Do so few people realize that freedom of speech is the thin line that separates us from the likes of mainland China?

-1 ( +2 / -3 )

isoducky:

You are right , Facebook is not like a public park. And, I didn't say it was like a public park. I said it was like a privately owned public park.

.... a privately owned park that has a de facto monopoly and gets special privileges from the government. That is why the typical excuse of the Big Tech censorship that they are "private" is not valid any more. Once platforms like that have become the shared public opinion space and are even used for public announcements, they should stop acting partisan. So the slogan "go found your own Twitter" is just too cheap.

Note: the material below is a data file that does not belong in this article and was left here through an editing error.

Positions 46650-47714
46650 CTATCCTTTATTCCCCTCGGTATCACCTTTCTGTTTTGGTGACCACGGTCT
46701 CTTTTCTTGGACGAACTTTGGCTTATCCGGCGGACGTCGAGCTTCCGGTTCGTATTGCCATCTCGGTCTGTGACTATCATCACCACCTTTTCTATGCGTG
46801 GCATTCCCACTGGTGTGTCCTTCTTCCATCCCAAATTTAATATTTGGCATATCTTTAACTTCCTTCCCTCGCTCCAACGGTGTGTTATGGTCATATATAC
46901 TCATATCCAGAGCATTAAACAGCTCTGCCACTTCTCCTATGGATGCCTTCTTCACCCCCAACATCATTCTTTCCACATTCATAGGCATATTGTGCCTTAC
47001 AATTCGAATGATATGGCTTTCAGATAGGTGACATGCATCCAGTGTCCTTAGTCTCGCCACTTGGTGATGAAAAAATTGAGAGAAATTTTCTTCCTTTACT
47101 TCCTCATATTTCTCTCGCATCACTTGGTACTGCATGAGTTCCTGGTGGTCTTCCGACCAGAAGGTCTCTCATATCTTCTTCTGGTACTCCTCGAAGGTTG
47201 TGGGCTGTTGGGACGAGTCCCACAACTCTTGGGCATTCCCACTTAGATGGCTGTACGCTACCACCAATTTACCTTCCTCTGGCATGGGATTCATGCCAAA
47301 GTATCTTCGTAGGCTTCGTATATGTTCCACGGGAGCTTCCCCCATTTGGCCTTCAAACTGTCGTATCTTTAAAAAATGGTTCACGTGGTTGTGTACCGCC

-2 ( +1 / -3 )

I voted NO because there was no third option like, IT DEPENDS or similar...

Get rid of hate speech & misinformation, sounds GREAT doesn't it, but in practice virtually impossible. And in todays woke, SJW filled insane asylum we all inhabit a LOT of what is termed hate or disinformation is ACTUALLY more like "I don't agree with this so it should be removed, banned""

And sadly this IS happening a lot on the big media sites, even here as well.

Mikeylikesit summed it up very well:

The cost of having free speech is that lies sometimes get told. The cost of not having free speech is that only lies are told. The benefit of free speech is that the truth sometimes gets told. If politicians and corporate oligarchs are allowed to define acceptable speech for all of us, then all public opportunities to speak the truth will have ceased.